Hinds Ramps Up Its Pop Agenda On ‘The Prettiest Curse’ (ALBUM REVIEW)

Hinds, Madrid’s own beloved four-piece have finally put out their third album, The Prettiest Curse after an unfortunate postponement of the original release date. The anticipation only makes the actual release more anticipated by the band’s large fan base. Since 2011 when singer/guitarists Carla Cosials and Ana Perrote were playing covers as “Deers” and releasing singles on Bandcamp, their popularity has exploded to the point that people consider them one of Spain’s best musical outputs of recent memory. In that time the band has played on the Stephen Colbert Show and at Coachella while also signing an exclusive clothing line through Urban Outfitters and creating a cruelty-free makeup line. 

The opening track “Good Times, Bad Times” is a definite highlight of their overall catalog combining all the elements that have been successful in the past while also setting up the lyrical theme of the album. “Just Like Kids (Miau)” has a chorus that is guaranteed to get stuck in your mind as well as a great rhythm section performance from the very talented pair of Ade Martin (bass) and Amber Grimbergen. A fun romp through the day to day annoyances and current mindset of the band. Lyrics like “You’re too pink to be admired and too punk to be desired” shine a light on how a lot of women are treated in music today in a brilliantly succinct way. It and “The Play” are outliers on the album because they direct a more internal struggle with the rapidly changing life they’ve been experiencing. 

“Come Back And Love Me <3” is probably the most versatile of all the songs on the album. It’s broken down approach and consistent build make it an extremely listenable song to most music fans. “Burn” has a surprisingly early 2000’s indie sound to it for a band that has such a strong footing in today’s sound. Songs such as “Boy” and “Riding Solo” are clearer examples of the album’s main lyrical subject: heartbreak and the inevitable mess a person is left with afterward. “This Moment Forever” displays the same idea as well, with a much slower and deliberate approach to its delivery. The somber tone wraps the album up well, delivering the final lyrical and emotional tug on the listener’s heartstrings.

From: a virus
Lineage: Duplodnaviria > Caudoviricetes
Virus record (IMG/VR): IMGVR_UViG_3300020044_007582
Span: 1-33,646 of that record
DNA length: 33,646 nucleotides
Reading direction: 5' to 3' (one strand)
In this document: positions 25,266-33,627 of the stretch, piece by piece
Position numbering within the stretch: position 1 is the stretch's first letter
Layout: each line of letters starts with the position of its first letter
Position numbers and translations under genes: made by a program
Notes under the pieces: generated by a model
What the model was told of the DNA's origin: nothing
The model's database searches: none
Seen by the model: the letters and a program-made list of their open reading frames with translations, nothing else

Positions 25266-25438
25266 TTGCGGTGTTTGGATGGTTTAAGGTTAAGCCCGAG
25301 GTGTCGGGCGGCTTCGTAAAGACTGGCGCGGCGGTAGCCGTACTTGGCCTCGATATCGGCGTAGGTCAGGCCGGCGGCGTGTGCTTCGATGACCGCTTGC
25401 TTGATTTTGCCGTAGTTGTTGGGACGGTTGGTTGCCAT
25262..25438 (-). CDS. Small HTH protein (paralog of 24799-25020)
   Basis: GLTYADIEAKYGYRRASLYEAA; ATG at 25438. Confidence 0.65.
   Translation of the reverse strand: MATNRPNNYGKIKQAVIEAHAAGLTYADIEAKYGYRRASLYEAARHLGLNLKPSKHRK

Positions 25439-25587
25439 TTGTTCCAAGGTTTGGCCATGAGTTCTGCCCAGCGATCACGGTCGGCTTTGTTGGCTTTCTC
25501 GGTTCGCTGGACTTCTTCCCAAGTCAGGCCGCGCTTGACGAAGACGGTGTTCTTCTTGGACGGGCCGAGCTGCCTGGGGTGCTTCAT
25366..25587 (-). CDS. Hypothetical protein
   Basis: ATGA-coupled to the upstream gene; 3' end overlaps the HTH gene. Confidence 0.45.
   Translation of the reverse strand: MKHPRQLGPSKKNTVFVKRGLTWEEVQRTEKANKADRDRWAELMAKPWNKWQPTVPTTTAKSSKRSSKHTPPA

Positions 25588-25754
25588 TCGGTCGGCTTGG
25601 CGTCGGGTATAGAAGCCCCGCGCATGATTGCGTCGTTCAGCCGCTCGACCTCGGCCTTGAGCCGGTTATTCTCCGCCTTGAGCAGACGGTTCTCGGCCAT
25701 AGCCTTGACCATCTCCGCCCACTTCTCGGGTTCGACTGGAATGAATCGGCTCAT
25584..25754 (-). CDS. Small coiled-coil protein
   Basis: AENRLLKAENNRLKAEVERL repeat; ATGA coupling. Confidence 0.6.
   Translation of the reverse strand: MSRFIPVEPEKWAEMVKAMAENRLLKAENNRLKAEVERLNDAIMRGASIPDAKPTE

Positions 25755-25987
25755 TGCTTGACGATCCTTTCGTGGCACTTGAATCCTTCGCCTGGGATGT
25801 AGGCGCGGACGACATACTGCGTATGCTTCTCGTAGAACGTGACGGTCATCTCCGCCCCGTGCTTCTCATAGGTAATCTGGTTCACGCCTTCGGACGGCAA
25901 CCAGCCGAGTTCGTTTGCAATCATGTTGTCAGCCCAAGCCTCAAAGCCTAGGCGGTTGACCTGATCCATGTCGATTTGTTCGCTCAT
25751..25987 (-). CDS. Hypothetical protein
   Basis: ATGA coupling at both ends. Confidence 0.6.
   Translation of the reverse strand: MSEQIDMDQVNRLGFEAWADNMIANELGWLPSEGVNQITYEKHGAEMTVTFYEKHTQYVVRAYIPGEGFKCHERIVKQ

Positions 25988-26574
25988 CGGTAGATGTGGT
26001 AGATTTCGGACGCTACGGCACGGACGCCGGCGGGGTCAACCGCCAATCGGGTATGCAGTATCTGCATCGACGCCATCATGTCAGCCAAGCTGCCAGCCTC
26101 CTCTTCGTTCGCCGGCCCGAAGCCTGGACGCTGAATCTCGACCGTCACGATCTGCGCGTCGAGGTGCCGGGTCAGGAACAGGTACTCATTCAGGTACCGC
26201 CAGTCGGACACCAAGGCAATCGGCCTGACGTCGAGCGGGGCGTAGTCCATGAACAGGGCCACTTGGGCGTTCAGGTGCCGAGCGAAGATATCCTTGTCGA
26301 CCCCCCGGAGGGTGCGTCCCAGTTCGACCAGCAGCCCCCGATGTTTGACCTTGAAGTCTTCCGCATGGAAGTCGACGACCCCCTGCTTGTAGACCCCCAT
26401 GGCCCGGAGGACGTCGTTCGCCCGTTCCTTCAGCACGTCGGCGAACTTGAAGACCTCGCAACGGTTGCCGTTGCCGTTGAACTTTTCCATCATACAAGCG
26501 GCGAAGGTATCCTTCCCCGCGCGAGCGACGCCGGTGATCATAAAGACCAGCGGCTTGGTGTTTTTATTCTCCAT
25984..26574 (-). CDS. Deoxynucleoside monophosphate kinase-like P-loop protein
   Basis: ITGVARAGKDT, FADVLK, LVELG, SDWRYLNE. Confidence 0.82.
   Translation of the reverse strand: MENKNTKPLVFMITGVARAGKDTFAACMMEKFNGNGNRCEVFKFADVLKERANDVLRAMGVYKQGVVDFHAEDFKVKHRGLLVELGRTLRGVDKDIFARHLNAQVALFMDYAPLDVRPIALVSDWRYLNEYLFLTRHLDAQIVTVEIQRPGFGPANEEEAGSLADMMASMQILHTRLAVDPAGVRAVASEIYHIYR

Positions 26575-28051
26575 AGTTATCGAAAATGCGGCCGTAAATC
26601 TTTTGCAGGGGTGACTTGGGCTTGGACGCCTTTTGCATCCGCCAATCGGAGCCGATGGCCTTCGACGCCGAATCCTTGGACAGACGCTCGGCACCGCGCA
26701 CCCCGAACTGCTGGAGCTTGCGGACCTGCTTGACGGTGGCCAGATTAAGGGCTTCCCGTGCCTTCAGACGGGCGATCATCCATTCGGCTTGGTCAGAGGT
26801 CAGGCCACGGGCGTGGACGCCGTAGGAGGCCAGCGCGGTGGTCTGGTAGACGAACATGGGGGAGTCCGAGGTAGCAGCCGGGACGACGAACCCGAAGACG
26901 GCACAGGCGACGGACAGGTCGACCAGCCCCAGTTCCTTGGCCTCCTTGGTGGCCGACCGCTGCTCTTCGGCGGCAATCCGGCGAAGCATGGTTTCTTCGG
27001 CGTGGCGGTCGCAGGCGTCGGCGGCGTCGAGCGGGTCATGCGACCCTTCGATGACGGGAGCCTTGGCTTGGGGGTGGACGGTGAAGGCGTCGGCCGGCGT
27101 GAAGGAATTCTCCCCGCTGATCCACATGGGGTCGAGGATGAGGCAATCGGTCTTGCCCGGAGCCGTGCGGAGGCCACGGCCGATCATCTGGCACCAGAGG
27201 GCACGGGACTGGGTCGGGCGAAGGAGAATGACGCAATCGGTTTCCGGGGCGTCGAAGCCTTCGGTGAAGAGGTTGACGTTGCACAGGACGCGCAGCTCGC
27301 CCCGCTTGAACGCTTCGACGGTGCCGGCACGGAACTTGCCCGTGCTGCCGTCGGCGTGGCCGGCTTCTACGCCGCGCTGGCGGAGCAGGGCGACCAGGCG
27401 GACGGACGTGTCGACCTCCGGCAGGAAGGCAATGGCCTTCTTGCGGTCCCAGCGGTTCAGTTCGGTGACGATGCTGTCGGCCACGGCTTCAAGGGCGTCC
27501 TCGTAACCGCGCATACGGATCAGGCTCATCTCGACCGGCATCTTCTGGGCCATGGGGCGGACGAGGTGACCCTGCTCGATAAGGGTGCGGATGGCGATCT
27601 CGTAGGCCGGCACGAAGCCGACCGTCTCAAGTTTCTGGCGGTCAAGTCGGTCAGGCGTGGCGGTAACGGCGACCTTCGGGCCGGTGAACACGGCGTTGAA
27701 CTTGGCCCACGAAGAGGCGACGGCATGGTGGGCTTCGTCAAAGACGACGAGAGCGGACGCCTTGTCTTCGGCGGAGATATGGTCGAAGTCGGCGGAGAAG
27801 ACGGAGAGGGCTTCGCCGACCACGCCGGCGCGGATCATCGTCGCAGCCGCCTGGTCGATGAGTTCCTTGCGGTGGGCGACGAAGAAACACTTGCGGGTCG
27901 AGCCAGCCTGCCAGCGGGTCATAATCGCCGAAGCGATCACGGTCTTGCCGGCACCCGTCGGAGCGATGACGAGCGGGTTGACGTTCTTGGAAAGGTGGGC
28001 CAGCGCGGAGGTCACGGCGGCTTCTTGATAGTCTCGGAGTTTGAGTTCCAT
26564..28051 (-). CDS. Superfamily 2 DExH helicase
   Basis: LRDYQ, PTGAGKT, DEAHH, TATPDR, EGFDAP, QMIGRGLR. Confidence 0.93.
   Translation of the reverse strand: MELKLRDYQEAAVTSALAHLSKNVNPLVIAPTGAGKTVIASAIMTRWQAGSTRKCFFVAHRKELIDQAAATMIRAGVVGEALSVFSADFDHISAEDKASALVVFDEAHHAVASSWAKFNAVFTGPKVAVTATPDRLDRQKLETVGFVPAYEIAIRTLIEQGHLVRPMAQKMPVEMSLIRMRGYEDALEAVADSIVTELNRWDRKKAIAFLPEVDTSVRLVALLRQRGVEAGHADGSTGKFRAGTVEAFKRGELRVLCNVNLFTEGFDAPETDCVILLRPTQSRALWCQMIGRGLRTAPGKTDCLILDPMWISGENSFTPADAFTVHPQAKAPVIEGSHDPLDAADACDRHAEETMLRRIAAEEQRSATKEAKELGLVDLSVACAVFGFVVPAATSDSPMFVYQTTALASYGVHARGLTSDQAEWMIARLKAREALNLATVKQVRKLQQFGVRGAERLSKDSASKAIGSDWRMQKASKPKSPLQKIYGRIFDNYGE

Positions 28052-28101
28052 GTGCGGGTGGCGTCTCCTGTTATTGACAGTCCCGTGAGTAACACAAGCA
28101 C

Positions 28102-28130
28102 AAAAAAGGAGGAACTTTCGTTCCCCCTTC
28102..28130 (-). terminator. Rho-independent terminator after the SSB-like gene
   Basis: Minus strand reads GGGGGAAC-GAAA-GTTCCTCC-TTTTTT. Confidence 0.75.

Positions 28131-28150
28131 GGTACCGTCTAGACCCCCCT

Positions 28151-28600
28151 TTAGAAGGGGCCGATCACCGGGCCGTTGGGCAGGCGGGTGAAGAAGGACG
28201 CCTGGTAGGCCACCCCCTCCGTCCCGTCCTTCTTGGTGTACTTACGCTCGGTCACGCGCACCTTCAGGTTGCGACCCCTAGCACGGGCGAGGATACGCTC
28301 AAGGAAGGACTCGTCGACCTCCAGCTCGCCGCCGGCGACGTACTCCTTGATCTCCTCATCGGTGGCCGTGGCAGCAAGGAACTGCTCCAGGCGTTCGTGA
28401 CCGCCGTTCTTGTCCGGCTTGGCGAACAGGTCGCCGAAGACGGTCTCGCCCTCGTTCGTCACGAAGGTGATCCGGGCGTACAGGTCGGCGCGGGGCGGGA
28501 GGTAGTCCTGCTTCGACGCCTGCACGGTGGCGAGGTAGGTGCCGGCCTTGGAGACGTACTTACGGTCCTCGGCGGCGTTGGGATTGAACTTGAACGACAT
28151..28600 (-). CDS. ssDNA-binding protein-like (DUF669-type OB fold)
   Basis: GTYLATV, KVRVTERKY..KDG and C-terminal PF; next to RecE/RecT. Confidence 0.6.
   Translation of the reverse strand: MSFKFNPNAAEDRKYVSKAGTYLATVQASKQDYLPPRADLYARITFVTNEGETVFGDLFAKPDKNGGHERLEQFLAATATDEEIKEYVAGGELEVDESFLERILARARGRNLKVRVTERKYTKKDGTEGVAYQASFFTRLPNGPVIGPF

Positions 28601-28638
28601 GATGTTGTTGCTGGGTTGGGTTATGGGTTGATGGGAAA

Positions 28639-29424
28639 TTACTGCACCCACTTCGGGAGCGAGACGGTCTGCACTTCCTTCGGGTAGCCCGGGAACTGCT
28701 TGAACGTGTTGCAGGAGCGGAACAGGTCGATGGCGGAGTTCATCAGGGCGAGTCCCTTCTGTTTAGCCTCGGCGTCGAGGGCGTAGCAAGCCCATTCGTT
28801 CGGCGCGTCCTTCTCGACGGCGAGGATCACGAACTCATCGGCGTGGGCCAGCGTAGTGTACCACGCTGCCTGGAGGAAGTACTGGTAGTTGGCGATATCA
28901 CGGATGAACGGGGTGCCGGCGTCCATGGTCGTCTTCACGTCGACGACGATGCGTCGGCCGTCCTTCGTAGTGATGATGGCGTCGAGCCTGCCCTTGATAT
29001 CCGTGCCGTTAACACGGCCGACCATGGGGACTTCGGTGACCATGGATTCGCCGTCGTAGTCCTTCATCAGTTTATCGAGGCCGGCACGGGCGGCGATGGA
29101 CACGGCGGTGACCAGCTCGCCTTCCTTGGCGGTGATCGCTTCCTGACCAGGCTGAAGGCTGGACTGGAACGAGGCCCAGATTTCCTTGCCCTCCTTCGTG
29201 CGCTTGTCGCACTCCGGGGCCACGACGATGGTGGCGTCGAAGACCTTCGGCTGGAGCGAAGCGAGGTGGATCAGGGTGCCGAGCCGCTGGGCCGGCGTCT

The album shows growth in every aspect of the music, yet the lyrics seem to be the biggest area of change. “We have this incredible job, but it’s really transformed the way we live,” explained Cosials. Without a doubt, the adjustment is reflected in the subject matter throughout the album. The production from Jenn Decilvio accentuated the band’s evolution by highlighting the multiple vocal parts and adding a truly masterful touch on the effects chosen. Honesty when dealing with tough emotions is refreshing for a pop outfit, this shall signal exciting changes to come. 


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One Response

  1. I’d say that since they formed in 2011, Hinds have built up a fanbase who love their boisterous songs, and they could have comfortably stuck out another album in this vein. However on ‘The Prettiest Curse’, they’ve taken their sound and unashamedly experimented with it. They’re all the better for it – not that they need our advice.

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